The lease of Middlesex County's courthouses to the Trial Court of the Commonwealth requires that Middlesex County provide courthouse security, but neither the lease nor any law suggests that that security must be provided by the county commissioners rather than by the sheriff as head of the corrections department. General Laws c. 147, Section 8 (1994 ed.), provides in pertinent part as follows: "County commissioners may appoint as police officers persons who are in the employment of the county. . . . Such officers may preserve order in any court house . . . ." Asserting that the word "may" as it appears in G. L. c. 147, Section 8, denotes command, the plaintiffs refer to the case of Attleboro Trust Co. v. Commissioner of Corps. & Taxation, 257 Mass. 43 , 52 (1926), where we stated the following: "When a statute directs the doing of an act by a public officer in the interest of justice or the public good, the word `may' is to be construed as `shall.'" See id. at 52-53 (holding that the commissioner of corporations and taxation was statutorily required to abate taxes improperly assessed). We agree with the motion judge that the word "may" in G. L. c. 147, Section 8, denotes permission only. The word "may" ordinarily does not suggest compulsion. Brennan v. Election Comm'rs of Boston, 310 Mass. 784 , 786 (1942).
Furthermore, even if we were to construe the statute as mandating the county commissioners to appoint county police, the advisory board would not be required to fund those positions. See Lavelle v. Beverly, 330 Mass. 72 , 74 (1953). See also Somerville v. Somerville Mun. Employees Ass'n, 418 Mass. 21 , 27 (1994) (absent appropriation by municipal board of aldermen, arbitrator could not order city to pay salary increases to employees under contract); Milton v. Commonwealth, 416 Mass. 471 , 473 (1993) (concluding neither relevant statute nor contract provided municipalities a right to reimbursement from the Commonwealth for expenditures for police officers' salary increases absent appropriation).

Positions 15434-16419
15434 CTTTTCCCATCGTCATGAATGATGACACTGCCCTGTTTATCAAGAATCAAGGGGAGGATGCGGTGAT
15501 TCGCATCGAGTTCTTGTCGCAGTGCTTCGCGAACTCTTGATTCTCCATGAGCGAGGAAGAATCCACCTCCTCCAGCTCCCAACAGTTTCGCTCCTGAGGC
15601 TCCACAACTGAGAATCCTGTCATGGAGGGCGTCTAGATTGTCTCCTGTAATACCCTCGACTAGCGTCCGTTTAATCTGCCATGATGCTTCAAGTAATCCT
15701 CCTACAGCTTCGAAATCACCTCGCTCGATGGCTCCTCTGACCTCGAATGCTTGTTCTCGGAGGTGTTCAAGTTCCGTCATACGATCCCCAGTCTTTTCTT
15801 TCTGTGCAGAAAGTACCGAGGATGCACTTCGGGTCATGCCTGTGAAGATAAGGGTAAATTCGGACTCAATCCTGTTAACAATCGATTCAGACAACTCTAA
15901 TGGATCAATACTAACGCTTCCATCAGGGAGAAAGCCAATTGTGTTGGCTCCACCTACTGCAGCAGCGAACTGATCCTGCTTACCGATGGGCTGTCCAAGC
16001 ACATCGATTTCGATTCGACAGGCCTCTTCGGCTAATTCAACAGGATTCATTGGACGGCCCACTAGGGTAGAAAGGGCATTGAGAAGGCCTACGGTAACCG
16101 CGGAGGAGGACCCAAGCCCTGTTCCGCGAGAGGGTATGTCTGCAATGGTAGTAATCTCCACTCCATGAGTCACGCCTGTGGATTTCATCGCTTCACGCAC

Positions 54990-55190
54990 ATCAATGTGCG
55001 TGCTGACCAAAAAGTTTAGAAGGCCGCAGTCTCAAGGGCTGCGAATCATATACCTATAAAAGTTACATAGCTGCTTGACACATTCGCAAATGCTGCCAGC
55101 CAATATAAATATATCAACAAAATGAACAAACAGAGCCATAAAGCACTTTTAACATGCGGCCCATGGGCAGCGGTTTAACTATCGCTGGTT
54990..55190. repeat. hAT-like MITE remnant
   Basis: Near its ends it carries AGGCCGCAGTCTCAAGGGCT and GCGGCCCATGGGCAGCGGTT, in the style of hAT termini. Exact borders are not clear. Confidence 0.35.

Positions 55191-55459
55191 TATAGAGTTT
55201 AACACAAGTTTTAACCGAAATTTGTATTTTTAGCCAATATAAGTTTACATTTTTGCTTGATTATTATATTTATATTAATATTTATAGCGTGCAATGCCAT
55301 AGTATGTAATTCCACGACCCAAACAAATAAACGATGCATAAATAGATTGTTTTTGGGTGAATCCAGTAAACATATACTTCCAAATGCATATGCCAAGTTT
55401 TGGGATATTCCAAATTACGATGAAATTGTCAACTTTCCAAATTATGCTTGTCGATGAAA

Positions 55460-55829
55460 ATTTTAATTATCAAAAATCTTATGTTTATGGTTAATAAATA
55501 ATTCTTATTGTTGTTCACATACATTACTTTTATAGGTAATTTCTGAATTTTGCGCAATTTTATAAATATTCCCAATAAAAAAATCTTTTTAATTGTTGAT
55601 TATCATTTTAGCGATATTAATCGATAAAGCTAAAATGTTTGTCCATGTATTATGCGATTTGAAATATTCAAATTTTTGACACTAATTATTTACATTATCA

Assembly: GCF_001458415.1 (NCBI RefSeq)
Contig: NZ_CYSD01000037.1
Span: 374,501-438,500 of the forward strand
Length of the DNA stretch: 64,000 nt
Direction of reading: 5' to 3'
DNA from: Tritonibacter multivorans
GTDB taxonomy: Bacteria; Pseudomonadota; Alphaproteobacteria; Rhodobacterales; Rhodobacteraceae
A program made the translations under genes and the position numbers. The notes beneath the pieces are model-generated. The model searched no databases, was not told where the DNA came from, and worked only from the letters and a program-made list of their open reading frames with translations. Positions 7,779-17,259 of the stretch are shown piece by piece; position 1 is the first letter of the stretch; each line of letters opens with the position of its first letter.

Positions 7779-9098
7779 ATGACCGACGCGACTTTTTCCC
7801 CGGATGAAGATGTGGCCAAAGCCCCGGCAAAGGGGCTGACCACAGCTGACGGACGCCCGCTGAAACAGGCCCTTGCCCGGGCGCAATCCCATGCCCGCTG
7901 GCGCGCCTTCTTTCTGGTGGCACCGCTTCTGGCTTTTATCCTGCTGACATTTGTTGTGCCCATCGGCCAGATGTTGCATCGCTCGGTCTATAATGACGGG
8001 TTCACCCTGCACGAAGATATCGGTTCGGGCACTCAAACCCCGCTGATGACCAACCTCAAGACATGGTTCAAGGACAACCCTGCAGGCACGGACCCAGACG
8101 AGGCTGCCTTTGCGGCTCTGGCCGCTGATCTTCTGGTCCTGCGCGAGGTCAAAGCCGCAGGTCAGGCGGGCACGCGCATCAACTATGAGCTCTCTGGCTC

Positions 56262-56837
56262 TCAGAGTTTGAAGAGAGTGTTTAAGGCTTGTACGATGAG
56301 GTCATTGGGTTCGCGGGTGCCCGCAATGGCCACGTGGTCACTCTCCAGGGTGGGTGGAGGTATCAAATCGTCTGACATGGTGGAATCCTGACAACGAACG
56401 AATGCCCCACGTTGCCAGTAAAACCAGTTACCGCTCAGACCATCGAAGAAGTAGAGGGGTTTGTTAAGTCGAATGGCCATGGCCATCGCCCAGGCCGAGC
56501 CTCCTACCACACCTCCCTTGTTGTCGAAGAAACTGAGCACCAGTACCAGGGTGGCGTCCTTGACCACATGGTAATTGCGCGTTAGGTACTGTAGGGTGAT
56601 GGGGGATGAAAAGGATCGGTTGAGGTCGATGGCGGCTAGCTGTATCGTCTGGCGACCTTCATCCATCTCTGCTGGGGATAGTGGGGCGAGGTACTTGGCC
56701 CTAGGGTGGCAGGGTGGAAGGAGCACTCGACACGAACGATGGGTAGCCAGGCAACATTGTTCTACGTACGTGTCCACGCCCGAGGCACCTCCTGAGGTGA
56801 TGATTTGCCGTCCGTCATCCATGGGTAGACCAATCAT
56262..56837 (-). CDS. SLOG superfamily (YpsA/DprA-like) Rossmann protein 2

Although no specific provision of the General Laws authorizes sheriffs to provide courthouse security, common law supports such authority, see Commonwealth v. Howe, 405 Mass. 332 , 334 (1989) (recognizing that deputy sheriffs are common law peace officers). No statute provides otherwise, nor does any statute suggest that courthouse security may not be provided by deputy sheriffs.
[Note 1] The county commissioners of Middlesex County.
[Note 2] The sheriff of Middlesex County, the chairman of the advisory board, the chairman of the advisory board budget committee, and the municipalities and representatives thereof who voted against the plaintiff commissioners' proposed budget.